Cultural heritage regeneration of District Six: a creative tourism approach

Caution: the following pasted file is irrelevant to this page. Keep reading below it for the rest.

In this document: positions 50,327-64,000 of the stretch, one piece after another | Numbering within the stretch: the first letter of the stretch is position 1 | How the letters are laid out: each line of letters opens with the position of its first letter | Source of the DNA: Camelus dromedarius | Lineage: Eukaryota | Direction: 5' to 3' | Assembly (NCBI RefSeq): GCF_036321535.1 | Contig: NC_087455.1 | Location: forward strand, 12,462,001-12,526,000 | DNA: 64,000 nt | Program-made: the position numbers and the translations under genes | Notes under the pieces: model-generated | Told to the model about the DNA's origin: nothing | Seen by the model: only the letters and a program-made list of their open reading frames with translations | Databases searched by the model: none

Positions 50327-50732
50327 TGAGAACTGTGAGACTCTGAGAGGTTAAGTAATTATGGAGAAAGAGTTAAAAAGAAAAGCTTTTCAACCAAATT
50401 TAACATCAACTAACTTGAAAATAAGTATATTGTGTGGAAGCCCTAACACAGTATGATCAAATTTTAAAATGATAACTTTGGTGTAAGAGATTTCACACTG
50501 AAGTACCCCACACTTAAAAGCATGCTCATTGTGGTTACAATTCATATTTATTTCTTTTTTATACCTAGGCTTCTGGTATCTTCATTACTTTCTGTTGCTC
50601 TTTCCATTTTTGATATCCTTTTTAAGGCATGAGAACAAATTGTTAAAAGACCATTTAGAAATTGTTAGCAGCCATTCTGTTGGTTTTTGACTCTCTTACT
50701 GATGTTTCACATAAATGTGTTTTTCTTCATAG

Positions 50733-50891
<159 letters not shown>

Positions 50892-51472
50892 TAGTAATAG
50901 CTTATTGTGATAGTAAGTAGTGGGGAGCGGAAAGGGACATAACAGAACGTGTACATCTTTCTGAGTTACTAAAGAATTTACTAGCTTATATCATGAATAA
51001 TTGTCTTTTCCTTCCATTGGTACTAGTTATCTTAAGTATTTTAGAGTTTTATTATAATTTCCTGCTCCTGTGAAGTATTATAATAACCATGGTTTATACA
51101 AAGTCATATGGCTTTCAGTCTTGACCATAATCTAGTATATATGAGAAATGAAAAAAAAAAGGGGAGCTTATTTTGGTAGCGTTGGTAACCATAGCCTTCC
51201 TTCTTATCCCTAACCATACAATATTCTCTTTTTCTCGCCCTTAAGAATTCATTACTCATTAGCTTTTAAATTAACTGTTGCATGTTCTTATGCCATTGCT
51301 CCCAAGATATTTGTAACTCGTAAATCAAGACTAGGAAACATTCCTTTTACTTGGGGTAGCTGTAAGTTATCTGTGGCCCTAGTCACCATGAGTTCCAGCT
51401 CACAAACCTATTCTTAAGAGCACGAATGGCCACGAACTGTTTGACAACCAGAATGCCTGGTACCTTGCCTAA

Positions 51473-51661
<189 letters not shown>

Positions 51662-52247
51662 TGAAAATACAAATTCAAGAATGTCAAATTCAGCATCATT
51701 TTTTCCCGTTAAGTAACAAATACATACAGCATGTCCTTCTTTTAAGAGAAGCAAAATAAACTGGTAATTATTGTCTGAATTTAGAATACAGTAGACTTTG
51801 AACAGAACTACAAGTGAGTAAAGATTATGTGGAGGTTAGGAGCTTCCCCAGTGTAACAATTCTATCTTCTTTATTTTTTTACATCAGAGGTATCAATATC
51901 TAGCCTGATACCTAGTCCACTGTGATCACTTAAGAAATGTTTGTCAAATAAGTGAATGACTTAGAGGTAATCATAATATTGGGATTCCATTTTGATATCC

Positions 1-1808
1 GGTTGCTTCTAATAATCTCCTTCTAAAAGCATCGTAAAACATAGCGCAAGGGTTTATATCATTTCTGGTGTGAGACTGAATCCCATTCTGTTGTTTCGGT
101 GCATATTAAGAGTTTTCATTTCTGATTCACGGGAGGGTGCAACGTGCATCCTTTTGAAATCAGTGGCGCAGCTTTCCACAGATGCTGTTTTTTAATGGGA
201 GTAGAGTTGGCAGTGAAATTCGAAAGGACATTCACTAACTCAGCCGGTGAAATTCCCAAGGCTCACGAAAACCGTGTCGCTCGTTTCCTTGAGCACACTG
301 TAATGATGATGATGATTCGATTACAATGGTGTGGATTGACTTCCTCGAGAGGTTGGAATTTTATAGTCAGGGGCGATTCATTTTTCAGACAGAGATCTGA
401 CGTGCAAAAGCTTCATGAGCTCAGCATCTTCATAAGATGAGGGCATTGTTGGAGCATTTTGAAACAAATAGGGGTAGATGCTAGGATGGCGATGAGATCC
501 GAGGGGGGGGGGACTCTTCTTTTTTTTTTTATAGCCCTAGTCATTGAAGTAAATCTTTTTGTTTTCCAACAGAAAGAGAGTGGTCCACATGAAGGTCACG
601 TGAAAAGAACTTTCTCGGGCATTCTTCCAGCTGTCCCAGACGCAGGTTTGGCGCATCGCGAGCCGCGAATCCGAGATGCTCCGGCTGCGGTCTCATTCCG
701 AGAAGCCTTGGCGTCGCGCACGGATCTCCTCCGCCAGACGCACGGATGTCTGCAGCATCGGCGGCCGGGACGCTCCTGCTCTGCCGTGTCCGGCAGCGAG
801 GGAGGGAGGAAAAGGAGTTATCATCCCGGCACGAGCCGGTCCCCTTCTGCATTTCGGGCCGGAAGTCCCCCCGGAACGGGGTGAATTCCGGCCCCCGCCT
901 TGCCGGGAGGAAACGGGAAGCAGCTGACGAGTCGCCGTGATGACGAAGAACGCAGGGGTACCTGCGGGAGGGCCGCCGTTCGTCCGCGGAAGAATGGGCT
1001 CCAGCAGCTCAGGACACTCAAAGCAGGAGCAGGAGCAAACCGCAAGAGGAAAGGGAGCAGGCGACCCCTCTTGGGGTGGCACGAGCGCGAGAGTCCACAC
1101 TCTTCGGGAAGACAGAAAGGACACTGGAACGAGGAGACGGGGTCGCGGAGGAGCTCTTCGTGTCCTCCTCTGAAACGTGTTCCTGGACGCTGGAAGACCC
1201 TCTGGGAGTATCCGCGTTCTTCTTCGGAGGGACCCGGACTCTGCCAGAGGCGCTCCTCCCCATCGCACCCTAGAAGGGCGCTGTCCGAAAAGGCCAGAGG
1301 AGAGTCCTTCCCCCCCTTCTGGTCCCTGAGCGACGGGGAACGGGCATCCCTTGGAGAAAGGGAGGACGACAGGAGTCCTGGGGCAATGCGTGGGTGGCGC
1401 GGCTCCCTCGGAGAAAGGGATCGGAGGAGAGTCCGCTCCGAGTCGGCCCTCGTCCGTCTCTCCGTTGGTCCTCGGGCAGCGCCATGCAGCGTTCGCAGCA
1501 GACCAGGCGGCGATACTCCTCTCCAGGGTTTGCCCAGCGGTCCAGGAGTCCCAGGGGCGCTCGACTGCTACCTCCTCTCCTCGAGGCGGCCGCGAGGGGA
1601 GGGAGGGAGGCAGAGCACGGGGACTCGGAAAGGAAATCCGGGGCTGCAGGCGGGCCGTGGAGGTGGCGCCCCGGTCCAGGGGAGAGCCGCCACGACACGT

This study is aimed at determining whether the potential exists for further developing cultural and heritage tourism activities in the redeveloping District Six. A rich and diverse cultural heritage provides the basis from which the study examines whether the implementation of a cultural heritage tourism plan in the redeveloping area, is appropriate, will help address issues of restitution and ultimately contribute to the country’s cultural heritage tourism assets. Currently no formal tourism plan for District Six exists. A historical study provides an assessment of the areas’ cultural heritage assets, manifested in politics, music and dance, art, literature, and architecture. A search of existing cultural and heritage tourism literature was conducted in order to gain insight into the descriptive, theoretical and conceptual research questions identified. Relevant development policies and frameworks impacting and supporting potential tourism development in the area were examined. These include the DFD6 (2011) and the National Heritage Tourism Strategy (2012). Creative tourism was further examined as a tool to augment the tourism product and positively contribute to cultural regeneration. Business and functional linkages to assist the integration of District Six tourism into the broader economy were then identified. A comparative analysis of the introduction of a cultural heritage tourism plan in Genadendal is made. This area experienced similar socio- political and historical conditions as District Six. Thus, parallels of the potential challenges were drawn and opportunities identified. A theoretical model for cultural heritage tourism in District Six is then presented by identifying and explaining elements of model theory, discussing models applicable to the research area and adapting a normative framework for cultural heritage tourism on the Cape Flats. The model recommends solutions to problems such as a lack of capacity and skills, funding and investment, public participation and stakeholder engagement. Furthermore, an empirical survey in the form of in-depth interviews was administered to seventeen relevant academics, heritage and tourism practitioners, resident representatives and development consultants. The methodology included extracting qualitative data through transcribing interviews and thematically presenting and analysing the data. Finally, a list of recommendations is provided.